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The rising trend of Robots as a Service (RaaS)

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The rising trend of Robots as a Service (RaaS)



This article is devoted to the historical overview of the Robot-as-a-Service concept. Several major scientific publications on the development of Robot-as-a-Service systems based on a service-oriented paradigm are considered. Much attention is paid to the analysis of a centralized approach in the development using cloud computing services and the search for the limitations of this approach. As a result, general conclusions on the reviewed publications are given, as well as the authors' own vision of Robot-as-a-Service systems based on the concept of robot economics.To get more news about Robotics as a Service, you can visit glprobotics.com official website.

1. Introduction
The automation and robotization trend that began in the second half of the twentieth century is now moving into a qualitatively new stage. Due to the widespread adoption of the Internet, mobile devices, sensors, and video cameras, as well as deep learning methods, almost every corner of a large city becomes digitized (Lyons et al., 2018). The proliferation of unmanned aerial vehicles (Ortiz et al., 2018) and cheap and high-performance satellite Internet channels (Sayin et al., 2019) promises even more extensive digitalization, now on a global scale. Engineering also does not stand still, and in recent years, developers have achieved outstanding results that open up new opportunities for using robots in everyday life (Nelson et al., 2018).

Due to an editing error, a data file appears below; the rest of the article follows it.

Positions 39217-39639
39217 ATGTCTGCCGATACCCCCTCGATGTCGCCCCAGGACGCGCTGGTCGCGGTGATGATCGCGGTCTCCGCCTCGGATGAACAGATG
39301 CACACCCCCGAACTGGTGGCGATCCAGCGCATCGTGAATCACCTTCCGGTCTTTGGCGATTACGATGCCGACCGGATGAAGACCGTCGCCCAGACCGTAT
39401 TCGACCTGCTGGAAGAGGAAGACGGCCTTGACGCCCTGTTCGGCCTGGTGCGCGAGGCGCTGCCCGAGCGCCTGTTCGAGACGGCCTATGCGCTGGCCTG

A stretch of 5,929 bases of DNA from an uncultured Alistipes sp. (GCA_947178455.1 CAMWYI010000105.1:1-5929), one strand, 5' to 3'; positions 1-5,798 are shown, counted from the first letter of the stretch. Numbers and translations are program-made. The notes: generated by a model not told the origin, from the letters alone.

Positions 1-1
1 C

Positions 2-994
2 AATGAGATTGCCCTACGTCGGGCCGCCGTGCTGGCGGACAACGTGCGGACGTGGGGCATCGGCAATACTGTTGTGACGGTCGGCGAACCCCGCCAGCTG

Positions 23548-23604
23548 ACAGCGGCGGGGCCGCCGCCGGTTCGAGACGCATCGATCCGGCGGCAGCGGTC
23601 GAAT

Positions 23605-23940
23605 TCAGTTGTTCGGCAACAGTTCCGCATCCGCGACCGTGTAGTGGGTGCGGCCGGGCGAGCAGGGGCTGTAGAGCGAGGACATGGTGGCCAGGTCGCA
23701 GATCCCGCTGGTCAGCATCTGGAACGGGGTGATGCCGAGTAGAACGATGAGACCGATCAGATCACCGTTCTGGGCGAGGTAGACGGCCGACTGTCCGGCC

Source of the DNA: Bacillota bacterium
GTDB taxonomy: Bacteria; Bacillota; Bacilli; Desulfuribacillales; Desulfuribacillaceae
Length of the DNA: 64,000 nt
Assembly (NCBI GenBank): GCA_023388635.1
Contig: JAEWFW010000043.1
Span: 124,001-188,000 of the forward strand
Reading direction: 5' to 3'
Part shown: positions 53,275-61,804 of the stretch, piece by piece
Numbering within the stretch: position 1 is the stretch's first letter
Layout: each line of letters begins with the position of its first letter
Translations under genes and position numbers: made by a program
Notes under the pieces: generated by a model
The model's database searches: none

These changes cannot but affect the most important sphere of human welfare—the economy. The development of digital technologies has led to “uberization” of the relationships between the client and the service providers (David et al., 2016). The as-a-service business model has completely dominated the software industry in the past several years. It has grown to other sectors now, where continuous recurring revenue has replaced the one-time purchases.
2. Robot-as-a-Service Concept
As already mentioned, the concept of Robot-as-a-Service appeared as part of a service-oriented paradigm, continuing the list of “as-a-Service” concepts (Platform-as-a-Service, Software-as-a-Service) (Blokdyk, 2018). In short, the hallmark of these concepts is the refusal to purchase hardware or software directly. Instead, it is proposed to receive all the necessary services by subscribing to them. RaaS involves the rental of robotic devices (often expensive) with the ability to deploy your applications and services.

Typically, the RaaS platform contains: basic services that describe the functionality of the robot; the ability to add and select user services; standardized communication protocol (e.g., Web Services Description Language, Simple Object Access Protocol, HTTP); integration with a computing environment and a database for performing complex calculations and storing information (Blokdyk, 2018). The last item in the first and most popular implementation of RaaS is represented by cloud computing services (from Amazon, Google, Microsoft, and other enterprizes). An exemplary description of the RaaS system's operation through the cloud is shown in Figure 1.
3. Historical Overview of RaaS Publications